By Terence Dooley
Nathan Cleverly and Tony Bellew’s rivalry could be set to resume on a new battlefield as both men have accepted that the drain of doing light-heavyweight is counterproductive and are eying the cruiserweight division.
Cleverly, 26-1 (12), lost his WBO title to Sergey Kovalev in August and is now taking on Daniel Ammann in February for the vacant Commonwealth 200lb title. Bellew’s world title dreams were crushed in Canada last month when WBC boss Adonis Stevenson stopped him in the sixth round to keep himself on a collision course with Kovalev. It leaves Stevenson and Kovalev as the two premier men in the division — although I believe that Hopkins would beat both of them — but what does the move up to cruiserweight mean for the two British boxers?
Cleverly and Bellew’s rivalry simmered as they came through the ranks then exploded into life at a May 2011 press conference for a fight that didn’t happen due to the Board’s concerns over Bellew’s weight loss schedule for the short-notice contest. When they did meet, in October of the same year, they produced an intense, close battle that the Welshman won by a tight margin.
A rematch seemed a natural, but Bellew split from Frank Warren, fought as a free agent in his next fight, a win over Danny McIntosh in April 2012, and has since boxed on Eddie Hearn-promoted shows, the world title shot aside. It means that there’s a promotional impasse between the two and there would be a lot to sort out if there were to be a rematch.
Still, a few wins between them, a title here and mandatory slot there, and the two could meet once again. There is every reason to believe that, up a weight division, they will produce a fight as good, if not better, than the first for a number of reasons.
Despite always making the weight limit, Bellew’s career, and successes, at 175lb came against the backdrop of a constant battle against the scales. Not in the sense of him boiling down on fight day or, worse, hitting the sauna day and day out, instead his battle against the poundage was a daily grind underpinned by an asceticism that would be beyond most.
Indeed, Bellew’s intense discipline, desire and hard work were his chief allies during his light-heavyweight run, without them he would never have been able to pick up British, Commonwealth and WBC Silver belts. However, in every fighter’s career there comes a point where the gains of coming down in weight start to diminish and your biggest fight becomes the one you wage against the scales.
Kerry Kayes, who has worked with Bellew since the beginning of his career, knows this better than most. The nutritionist told me that Bellew made the weight well for the Stevenson fight, but is also well aware that the process is a tough one.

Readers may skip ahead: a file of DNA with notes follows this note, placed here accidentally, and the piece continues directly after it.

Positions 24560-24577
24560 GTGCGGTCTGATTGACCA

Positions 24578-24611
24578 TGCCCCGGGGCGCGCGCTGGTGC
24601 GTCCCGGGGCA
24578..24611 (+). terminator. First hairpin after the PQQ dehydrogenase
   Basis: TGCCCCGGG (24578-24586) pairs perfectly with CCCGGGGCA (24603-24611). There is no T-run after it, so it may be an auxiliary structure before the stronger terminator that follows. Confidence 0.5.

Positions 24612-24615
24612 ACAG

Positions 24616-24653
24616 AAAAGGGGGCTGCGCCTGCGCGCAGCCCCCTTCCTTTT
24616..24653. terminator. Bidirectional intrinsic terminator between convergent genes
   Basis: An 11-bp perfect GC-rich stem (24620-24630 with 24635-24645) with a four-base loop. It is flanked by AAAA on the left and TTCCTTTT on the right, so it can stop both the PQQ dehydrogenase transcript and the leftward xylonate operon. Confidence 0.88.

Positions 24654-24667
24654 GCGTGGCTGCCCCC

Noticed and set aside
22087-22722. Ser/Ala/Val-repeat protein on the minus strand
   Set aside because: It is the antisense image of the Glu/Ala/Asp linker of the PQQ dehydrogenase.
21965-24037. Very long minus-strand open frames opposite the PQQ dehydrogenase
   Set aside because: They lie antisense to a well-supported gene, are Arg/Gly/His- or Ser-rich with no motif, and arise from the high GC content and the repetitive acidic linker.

During Ricky Hatton’s heyday, Kayes oversaw the world champion’s weight-making programme. Billy Graham, Hatton’s then-trainer, gave him the sizeable task of bringing Hatton down safely and effectively, and he did his job well, as he did with Bellew, while ensuring that, come the weigh-in, “The Hitman” was in the best possible shape.
Bellew, while remaining comfortable and as safe as you can be while making the weight, knows all about the arduous task of going into camp with strict weekly weight-making targets and the agony of calorie counting.
Even with Kayes working his magic, the 31-year-old Scouser, who is a huge, vibrant personality outside the ring, looked physically subdued towards the end of his light-heavyweight career. When Ovill McKenzie twice dropped Bellew during their December 2010 slugfest, he regained his feet and composure to win the fight. When tagged by Stevenson, admittedly a heavier hitter and much better fighter than “The Upsetter”, his senses were scrambled and he looked too weak to recover.
With his diligent approach to training, love of the sport, expert training team and continued input from Kayes, Bellew can use the extra 25lbs to further strengthen himself and we are likely to see “The Bomber” dropping some heavier ordinance at the higher weight, especially when you consider that 200lbs is his walking around weight.
Former WBO world titlist Cleverly, 26, has also decided that the negatives of coming down to 175 are not offset by the gains. Like his domestic rival, the Welshman looked a long way off the pace last time out and has put this down to making the division limit.
He said: “The move up to cruiserweight was much needed though and before I lost to Kovalev I was thinking about it anyway. I’ve been making light-heavy for the last six years and while making the weight was a struggle at times, sometimes my performance didn’t match it. My body has grown more as I’ve matured, but I kept winning at the weight so I didn’t want to change a good thing.”
Ironically, Bellew said the same thing when telling the BBC that he had stayed down at 175 as part of a 'If it’s not broke don’t fix it' approach. Now, though, he has admitted that the time has come to move up, saying: “I think it's time for a new chapter and I'll be making the step up to cruiserweight,” when speaking to www.bbc.co.uk/sport.
Although they are very different, both men are similar in that they made plenty of physical sacrifices to remain in the 175lb mix. Discount the trauma of fight night and consider the sweat they shed in training to remain in the division — that daily, weekly and monthly unseen commitment they made to try to perfect their bodies and craft in the hope of bringing it all together on fight night.
Ultimately, though, the body hits a point where it can still make that climb down to the weight limit, but something is taken from it in the process. When fighters reach this point they either increase their workload or sit down with their team and decide if the sacrifice is still worthwhile.